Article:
Soccer is the world’s game, but historically, it’s struggled to find its footing in the harsh Canadian climate.
The path to popularity has not—and will not—be straightforward. Sports like hockey have long dominated the Canadian sports consciousness even in the warmer months, which is something that soccer must compete with.
Despite consistent quality on the Women’s National Team, with the likes of Christine Sinclair becoming a household name across the country, the men’s side has been comparatively quiet.
But it appears this silence is bound to be broken. With the eruption of stars like Alphonso Davies and Jonathan David on the world stage, Canada seems poised to offer performances that may make national giants bat an eye. Add this to co-hosting of the 2026 FIFA World Cup, and the ‘World’s Game’ is looking much more Canadian.
In an interview with The Journal, Kyle Ford, fullback for the Queen’s men’s soccer team, spoke to the challenges the sport faces in Canada.
“I’d say it’s just catching up to other nations at the grassroot level. It’s taken Canada a long time to catch up to other nations, I’m not sure if there hasn’t been enough investment in coaching or in funding.”
While Canada might be playing catch-up, Ford, who played his first year for the Queen’s team in the 2019-20 season, believes there’s cause for optimism.
“I do know a lot of hockey players who play soccer in the summer,” Ford said. “Also, with the amount of immigrants that Canada does take in, I mean, soccer is the world’s sport, right? So, they bring that culture here.”
Ford also noted soccer’s affordability and ease of play, also citing it as a safer choice of sport during the COVID-19 pandemic, as it isn’t reliant on contact and doesn’t involve many hands touching the ball.
What drew Ford to the game was the strong social aspect and, of course, the addictive thrill of scoring goals. Despite its positive qualities, soccer has struggled to garner widespread public support at the collegiate level.
“Football’s always been the most popular university sport,” Ford said. “They have the attention of a Homecoming game. It’s the same way in the States; it’s just the natural collegiate sport that everybody rallies around.”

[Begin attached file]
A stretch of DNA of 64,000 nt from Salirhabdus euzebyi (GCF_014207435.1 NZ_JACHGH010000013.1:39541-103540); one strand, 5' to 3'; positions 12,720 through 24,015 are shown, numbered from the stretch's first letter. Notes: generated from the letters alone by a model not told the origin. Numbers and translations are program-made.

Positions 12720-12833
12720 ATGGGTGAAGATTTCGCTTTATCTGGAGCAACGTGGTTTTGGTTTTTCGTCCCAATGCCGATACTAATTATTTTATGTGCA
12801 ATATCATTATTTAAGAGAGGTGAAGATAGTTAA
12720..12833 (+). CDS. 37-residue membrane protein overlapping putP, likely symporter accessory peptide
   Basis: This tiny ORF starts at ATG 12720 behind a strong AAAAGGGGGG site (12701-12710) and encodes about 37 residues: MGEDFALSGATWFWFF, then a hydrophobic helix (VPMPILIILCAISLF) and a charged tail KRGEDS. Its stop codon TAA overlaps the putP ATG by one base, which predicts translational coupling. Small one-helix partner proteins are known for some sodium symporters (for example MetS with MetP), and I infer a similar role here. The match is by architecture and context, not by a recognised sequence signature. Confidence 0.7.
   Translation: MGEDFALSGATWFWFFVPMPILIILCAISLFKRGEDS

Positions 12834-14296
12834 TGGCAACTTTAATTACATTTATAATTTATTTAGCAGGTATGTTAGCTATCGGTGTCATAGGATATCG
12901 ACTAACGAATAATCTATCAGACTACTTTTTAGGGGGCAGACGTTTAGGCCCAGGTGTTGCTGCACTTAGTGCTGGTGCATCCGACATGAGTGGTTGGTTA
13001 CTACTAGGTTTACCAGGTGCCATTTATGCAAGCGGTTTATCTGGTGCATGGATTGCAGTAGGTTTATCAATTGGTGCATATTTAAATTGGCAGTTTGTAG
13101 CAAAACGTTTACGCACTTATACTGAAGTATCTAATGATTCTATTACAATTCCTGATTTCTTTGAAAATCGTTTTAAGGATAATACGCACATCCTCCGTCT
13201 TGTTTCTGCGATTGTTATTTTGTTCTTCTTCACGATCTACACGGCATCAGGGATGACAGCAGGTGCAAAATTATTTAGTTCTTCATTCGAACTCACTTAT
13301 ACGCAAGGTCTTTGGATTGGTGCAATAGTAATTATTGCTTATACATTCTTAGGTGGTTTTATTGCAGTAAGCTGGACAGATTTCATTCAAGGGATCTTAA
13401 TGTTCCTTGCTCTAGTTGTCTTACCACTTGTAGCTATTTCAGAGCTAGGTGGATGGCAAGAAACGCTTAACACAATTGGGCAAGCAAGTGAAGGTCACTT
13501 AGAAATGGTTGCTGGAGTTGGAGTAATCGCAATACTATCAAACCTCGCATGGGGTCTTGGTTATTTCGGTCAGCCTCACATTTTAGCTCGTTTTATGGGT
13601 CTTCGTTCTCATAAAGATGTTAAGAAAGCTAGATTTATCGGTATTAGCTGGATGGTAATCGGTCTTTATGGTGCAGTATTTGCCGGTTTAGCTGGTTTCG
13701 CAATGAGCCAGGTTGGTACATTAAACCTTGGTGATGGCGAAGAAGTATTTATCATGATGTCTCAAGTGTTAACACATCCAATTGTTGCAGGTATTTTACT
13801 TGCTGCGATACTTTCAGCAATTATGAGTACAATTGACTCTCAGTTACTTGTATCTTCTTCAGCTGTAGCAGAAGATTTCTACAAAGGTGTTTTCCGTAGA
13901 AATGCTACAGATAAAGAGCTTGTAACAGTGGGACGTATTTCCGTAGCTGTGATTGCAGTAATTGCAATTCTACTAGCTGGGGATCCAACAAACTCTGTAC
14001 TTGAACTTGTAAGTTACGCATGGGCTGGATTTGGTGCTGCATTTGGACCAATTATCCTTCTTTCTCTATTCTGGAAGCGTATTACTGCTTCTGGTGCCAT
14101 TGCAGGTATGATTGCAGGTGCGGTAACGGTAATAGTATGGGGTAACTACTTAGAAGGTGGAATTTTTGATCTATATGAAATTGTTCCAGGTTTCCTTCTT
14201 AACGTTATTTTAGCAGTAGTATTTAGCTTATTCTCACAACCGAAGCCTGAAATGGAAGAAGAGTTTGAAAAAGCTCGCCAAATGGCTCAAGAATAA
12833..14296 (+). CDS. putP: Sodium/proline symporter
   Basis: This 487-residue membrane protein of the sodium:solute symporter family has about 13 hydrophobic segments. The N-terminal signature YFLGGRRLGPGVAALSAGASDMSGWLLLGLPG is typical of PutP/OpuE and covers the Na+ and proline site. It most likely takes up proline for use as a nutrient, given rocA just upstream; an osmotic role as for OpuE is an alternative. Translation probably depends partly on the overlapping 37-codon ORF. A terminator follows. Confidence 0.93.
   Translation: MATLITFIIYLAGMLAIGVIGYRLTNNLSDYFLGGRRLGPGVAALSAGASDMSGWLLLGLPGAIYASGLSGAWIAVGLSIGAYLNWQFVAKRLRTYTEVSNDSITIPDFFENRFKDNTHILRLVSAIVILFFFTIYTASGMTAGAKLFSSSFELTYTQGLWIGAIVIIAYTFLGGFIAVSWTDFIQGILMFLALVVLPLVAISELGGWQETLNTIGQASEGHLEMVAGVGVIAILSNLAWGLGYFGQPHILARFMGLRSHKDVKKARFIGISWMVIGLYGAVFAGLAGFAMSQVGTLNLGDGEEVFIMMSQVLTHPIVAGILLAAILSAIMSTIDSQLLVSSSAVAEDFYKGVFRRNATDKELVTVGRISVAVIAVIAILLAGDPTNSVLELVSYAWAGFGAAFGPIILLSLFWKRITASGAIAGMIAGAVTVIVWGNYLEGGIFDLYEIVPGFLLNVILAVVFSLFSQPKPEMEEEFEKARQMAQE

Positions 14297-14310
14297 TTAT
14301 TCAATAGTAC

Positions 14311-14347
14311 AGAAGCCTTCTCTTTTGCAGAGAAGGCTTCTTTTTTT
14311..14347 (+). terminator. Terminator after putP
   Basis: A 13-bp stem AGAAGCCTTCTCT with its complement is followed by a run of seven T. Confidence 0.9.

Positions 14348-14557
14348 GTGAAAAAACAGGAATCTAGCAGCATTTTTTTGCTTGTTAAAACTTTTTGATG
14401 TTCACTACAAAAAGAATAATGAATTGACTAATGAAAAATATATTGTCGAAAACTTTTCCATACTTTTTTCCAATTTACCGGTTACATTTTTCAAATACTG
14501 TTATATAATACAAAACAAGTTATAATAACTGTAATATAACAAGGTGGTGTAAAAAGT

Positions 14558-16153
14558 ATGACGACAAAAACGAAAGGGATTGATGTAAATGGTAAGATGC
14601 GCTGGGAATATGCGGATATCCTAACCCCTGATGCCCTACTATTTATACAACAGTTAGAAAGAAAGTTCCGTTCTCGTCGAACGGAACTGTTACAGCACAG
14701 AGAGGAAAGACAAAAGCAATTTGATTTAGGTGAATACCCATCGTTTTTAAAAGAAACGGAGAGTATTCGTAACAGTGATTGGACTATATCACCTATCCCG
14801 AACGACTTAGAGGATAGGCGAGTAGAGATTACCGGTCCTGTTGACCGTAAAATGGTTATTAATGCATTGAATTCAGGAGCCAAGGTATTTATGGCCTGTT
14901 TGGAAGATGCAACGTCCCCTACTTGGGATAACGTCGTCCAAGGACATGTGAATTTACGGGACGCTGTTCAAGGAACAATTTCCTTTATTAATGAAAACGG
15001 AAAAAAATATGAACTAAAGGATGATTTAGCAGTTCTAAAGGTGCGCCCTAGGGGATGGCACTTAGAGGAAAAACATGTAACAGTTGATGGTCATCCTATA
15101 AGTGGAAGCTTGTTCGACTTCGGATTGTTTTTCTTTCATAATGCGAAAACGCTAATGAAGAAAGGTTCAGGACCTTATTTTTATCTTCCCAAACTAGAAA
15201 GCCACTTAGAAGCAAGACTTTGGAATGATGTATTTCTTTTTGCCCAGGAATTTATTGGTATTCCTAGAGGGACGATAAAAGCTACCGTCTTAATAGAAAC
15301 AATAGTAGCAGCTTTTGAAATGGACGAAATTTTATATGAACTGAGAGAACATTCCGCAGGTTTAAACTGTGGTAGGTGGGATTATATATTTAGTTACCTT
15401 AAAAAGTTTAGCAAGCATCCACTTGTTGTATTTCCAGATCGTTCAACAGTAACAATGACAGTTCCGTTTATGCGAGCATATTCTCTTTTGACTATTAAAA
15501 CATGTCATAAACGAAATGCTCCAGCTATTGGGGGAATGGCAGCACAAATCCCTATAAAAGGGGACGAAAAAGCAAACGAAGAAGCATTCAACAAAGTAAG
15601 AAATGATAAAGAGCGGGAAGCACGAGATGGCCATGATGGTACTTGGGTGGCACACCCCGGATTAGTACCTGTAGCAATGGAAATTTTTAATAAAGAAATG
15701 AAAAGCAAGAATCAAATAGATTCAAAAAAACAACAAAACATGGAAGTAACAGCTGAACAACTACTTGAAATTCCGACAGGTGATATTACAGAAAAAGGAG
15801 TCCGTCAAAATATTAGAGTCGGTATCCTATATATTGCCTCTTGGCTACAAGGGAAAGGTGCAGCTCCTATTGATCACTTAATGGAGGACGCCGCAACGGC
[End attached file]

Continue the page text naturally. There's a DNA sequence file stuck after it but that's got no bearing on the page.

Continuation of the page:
While the sport might not grab the spotlight, Ford still sees an incredible passion for soccer at Queen’s.
“What drew me to pursue soccer at Queen’s, was the team’s passion,” he said. “I watched them play U of T at home the season before I joined the team. When they scored the winning goal, the entire team celebrated in the corner, coaching staff included. It was a special moment and I wanted to be a part of that.”
Ford also outlined actions take by Queen’s Soccer to foster grassroots growth in the Kingston community through the Jr. Gaels Soccer Program.
The program, which has been running for two years, gives players on the men’s and women’s soccer team the opportunity to coach local youth aged from U-8 to U-18. This past fall, the Jr. Gaels also offered a mentorship program to local high school students. Since then, three players involved in the program signed for the senior team.
Queen’s men’s soccer coach and coach of the Jr. Gaels, Christian Hoefler, echoed the importance of Canadian diversity in growing the sport’s popularity.
“With Canada being really diverse already, and such a wonderful nation, it’s bound to grow here, it’s bound to get even bigger, based on those diversities,” Hoefler said in an interview with The Journal.
What especially drew Hoefler to the game were the leadership and learning opportunities soccer provides.
“I always liked learning, always liked listening to leaders as well as trying to delegate on the field. I eventually became captains for teams.”
Being the coach of the local Jr. Gaels team, Hoefler has been heavily involved with encouraging the growth of soccer in the Kingston area. Queen’s soccer offers a ‘kids’ day’ through the Jr. Gaels Program, where the team invites the community to their matches and provides activities for youth like face painting and games. Many of the kids who come out to these matches sign up for Jr. Gaels, house league soccer, or recreational programs, joining the over 2.5 million registered soccer players nationwide.
In addition to growing the game in Kingston, Hoefler believes the Junior Gaels program is equally as beneficial to the varsity players who coach the younger kids.
“It also benefits our student athletes, because they’re learning how to lead, they’re learning some characteristic traits within coaching, so it’s really a win-win that they can apply in all aspects of their lives.”
Through their community involvement and diverse inclusion, Queen’s soccer ultimately wants to create passion and deep connections with the game.
“The biggest thing is getting that connection to the sport, actually loving the sport, having a good experience, whether it’s recreational or competitive,” Hoefler said. “I think that’s where Canada Soccer, U Sports, OUA, and Queen’s in general are doing really well, and we’re trying to continue to promote that momentum.”
Canada, soccer, University sports
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